“If fishing rules are being followed, the chance of finding endangered greeneye spurdog in a fish retailer are miniscule. Finding greeneye spurdog in the 91 samples collected across the country is like finding a needle in a haystack. The study suggests greeneye spurdog is being caught in NSW and shipped to Victoria or, even worse, illegal fishing is happening in Australia.

“It is clear our laws to protect nature and our endangered species are not working. It is imperative the Australian Government speeds up on delivering the promised overhaul of our nature laws.”

HSI marine biologist Lawrence Chlebeck said: “The greeneye spurdog is allowed to be fished and sold because they are not yet protected under Australia’s environmental laws. The greeneye spurdog has been classified as Endangered by the international conservation agency IUCN, and it should be a simple case of making the same decision under federal legislation. Our sharks and rays cannot be left out in the cold.

“HSI Australia and AMCS nominated the greeneye spurdog for this protection in 2020, yet they and other sharks and rays in desperate need of strong conservation measures have languished in assessment backlogs since that time.”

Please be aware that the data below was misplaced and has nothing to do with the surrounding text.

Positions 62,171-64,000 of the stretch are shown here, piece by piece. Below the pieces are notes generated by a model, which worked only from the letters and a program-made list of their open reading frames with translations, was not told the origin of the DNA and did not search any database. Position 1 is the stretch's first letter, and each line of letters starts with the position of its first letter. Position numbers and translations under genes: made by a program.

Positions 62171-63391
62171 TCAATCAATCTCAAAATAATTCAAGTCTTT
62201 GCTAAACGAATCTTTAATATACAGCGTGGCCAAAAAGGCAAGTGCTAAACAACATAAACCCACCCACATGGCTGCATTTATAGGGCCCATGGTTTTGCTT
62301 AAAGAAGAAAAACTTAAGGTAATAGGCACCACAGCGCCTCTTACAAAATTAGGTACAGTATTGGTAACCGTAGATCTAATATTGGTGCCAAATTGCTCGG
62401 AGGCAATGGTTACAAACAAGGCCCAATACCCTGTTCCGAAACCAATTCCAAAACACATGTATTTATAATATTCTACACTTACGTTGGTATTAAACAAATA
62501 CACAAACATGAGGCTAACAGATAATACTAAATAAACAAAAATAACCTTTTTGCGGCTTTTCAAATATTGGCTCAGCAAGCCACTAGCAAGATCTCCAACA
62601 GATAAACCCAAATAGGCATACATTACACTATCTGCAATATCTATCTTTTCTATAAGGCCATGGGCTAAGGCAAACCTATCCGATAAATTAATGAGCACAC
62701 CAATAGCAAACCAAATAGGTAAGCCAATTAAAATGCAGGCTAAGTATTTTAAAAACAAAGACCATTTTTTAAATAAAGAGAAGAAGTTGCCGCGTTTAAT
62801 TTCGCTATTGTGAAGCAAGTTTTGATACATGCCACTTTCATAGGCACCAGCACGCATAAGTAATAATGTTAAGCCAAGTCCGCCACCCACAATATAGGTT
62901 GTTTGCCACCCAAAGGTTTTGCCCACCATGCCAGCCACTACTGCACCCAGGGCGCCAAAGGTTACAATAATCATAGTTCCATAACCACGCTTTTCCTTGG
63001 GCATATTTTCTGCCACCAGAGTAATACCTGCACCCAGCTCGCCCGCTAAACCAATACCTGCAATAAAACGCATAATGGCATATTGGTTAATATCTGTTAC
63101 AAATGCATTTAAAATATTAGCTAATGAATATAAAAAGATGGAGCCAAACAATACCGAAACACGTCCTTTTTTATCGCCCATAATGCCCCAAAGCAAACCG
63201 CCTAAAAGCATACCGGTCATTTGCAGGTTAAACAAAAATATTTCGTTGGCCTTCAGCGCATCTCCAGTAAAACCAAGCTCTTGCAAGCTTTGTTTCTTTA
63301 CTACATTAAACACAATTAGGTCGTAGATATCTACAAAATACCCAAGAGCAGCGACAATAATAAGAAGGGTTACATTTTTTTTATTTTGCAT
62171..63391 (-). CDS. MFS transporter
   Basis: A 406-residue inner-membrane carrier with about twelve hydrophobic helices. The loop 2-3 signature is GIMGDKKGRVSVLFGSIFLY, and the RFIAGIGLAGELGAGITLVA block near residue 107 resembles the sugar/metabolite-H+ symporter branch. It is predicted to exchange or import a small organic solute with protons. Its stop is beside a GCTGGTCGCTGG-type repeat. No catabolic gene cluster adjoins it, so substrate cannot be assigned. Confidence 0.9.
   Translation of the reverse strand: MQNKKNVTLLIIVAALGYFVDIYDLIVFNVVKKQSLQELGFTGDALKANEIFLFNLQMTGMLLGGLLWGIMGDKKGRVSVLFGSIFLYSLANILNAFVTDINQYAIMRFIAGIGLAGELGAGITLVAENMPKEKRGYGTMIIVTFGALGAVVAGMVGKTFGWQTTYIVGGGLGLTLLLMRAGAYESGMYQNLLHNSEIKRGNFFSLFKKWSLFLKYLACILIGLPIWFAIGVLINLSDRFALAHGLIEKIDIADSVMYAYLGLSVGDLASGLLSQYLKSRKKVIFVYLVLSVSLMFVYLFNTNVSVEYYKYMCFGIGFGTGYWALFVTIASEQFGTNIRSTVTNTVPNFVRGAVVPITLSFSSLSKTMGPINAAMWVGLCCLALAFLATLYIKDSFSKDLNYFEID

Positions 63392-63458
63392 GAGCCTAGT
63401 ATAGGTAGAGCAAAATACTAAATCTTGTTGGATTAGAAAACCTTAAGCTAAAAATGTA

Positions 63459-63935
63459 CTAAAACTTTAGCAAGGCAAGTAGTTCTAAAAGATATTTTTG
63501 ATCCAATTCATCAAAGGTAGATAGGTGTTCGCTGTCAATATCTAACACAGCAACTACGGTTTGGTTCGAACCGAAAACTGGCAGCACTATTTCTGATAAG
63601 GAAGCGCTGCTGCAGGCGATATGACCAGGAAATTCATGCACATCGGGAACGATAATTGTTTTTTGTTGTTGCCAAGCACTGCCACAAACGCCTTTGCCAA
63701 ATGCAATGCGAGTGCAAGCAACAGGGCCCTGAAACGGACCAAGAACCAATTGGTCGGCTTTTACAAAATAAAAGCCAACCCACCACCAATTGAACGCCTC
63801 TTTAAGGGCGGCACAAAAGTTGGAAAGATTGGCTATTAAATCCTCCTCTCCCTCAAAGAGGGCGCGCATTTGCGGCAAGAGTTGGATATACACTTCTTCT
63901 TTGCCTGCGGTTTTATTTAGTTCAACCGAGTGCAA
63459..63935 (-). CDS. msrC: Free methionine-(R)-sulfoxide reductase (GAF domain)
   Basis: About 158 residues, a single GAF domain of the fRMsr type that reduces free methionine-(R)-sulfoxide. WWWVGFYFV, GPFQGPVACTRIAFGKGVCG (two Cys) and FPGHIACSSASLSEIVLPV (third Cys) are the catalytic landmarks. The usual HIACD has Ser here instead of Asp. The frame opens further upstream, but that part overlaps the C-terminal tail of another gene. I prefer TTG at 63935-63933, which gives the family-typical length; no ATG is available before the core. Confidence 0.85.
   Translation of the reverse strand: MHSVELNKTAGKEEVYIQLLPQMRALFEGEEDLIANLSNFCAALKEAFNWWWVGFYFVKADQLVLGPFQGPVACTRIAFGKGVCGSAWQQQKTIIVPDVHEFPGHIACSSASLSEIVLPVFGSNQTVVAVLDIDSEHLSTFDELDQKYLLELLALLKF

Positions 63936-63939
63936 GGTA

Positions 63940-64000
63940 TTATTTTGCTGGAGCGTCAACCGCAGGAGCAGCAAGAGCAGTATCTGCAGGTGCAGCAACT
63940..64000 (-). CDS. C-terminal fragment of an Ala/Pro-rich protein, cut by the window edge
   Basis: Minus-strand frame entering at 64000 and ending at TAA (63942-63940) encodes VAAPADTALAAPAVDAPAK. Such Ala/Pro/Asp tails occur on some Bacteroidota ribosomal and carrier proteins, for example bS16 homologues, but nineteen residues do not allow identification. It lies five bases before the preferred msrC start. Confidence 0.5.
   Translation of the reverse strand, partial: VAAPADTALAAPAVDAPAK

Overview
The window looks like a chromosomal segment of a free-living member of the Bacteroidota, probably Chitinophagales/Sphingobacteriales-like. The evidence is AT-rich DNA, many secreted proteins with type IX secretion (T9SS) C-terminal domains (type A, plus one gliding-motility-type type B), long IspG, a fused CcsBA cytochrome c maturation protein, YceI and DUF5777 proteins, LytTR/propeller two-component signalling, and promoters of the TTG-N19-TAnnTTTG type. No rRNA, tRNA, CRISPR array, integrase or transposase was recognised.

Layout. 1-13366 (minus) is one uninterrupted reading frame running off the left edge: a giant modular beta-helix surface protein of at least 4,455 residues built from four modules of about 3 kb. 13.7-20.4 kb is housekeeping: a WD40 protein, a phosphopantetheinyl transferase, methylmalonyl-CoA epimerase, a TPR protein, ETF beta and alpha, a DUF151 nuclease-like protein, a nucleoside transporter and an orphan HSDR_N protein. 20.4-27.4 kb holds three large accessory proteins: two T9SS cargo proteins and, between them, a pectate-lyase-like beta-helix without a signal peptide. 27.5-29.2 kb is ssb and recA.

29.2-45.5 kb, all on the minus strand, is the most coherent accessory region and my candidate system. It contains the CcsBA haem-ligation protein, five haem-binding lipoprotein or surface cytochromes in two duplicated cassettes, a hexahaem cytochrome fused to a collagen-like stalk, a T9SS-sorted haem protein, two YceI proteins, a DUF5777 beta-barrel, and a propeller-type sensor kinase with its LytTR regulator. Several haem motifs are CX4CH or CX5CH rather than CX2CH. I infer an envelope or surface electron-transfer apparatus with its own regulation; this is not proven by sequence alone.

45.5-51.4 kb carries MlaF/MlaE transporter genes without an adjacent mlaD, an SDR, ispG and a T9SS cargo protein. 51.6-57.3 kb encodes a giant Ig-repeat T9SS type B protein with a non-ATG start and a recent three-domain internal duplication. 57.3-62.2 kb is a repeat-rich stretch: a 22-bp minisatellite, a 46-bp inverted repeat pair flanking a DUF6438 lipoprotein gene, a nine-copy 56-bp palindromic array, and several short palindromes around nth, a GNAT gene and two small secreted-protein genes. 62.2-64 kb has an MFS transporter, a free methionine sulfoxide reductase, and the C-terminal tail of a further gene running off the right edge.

Dr Guida said: “All Australian fisheries need to modernise their methods to make sure that fishers are not catching endangered species. It’s imperative to have cameras on board all boats so operators know when they are catching too many endangered species and know when to move on to other fishing grounds or stop altogether. The extra data will also help improve planning to protect endangered species.

“This study shows that we need to improve protection of our endangered sharks, especially deepwater species endemic to Australian waters such as the greeneye spurdog. We need to fish for the future if we want to fish in the future.”

A new report released by AMCS and HSI Australia shows that 10 of Australia’s 13 threatened endemic sharks and rays – including the greeneye spurdog – are heavily impacted by Australia’s biggest fishery, the Southern and Eastern Scalefish and Shark Fishery, with population declines of up to 90% in some species. The SESSF extends from southern Western Australia to southern Queensland, including the waters around Tasmania and Lord Howe Island.

The independent report – Fishery and spatial management solutions to inform the protection and recovery of Australia’s threatened endemic elasmobranchs – identifies six regions near existing marine parks that with better protection or fisheries management could help these 10 endemic species avoid extinction. The six regions – off the coast of NSW, Victoria, Tasmania, Flinders Island, Kangaroo Island and in the Great Australian Bight – can provide refuge and sanctuary for more than one of the endemic species.